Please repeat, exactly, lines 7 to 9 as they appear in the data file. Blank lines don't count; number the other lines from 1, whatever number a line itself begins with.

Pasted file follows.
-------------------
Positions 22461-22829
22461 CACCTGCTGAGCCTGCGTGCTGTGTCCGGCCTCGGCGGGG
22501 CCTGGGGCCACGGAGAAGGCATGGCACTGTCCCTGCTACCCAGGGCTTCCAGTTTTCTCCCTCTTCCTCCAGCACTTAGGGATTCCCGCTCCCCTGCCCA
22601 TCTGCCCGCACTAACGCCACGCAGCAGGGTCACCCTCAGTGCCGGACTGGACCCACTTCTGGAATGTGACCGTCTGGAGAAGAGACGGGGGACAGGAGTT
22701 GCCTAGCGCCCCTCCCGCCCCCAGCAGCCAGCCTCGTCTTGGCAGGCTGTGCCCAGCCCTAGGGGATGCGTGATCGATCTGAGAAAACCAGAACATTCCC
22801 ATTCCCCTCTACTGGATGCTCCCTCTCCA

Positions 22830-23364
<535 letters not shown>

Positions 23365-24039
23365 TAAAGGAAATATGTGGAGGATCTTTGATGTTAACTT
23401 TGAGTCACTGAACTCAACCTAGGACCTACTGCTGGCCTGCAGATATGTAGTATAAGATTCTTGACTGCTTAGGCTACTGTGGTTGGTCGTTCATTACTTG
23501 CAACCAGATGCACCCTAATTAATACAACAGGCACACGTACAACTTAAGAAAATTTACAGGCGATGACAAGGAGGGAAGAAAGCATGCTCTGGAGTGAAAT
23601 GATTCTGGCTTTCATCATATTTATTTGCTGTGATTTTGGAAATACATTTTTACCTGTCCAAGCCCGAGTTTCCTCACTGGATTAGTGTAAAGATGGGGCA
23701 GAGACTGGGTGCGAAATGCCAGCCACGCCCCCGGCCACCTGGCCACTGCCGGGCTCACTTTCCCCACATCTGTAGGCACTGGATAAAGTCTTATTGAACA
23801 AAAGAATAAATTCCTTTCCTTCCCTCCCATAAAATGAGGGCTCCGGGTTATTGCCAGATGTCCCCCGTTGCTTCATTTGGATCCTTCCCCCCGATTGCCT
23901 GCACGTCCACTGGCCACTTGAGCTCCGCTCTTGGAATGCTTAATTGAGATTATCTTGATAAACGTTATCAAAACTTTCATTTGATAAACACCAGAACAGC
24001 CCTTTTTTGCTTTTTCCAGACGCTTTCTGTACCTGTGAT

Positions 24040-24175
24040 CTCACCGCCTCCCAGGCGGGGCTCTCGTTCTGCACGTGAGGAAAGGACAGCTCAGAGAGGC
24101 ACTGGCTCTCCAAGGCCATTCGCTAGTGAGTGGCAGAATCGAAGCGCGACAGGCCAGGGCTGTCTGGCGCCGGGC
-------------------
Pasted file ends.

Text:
Positions 22830-23364
<535 letters not shown>

Positions 23365-24039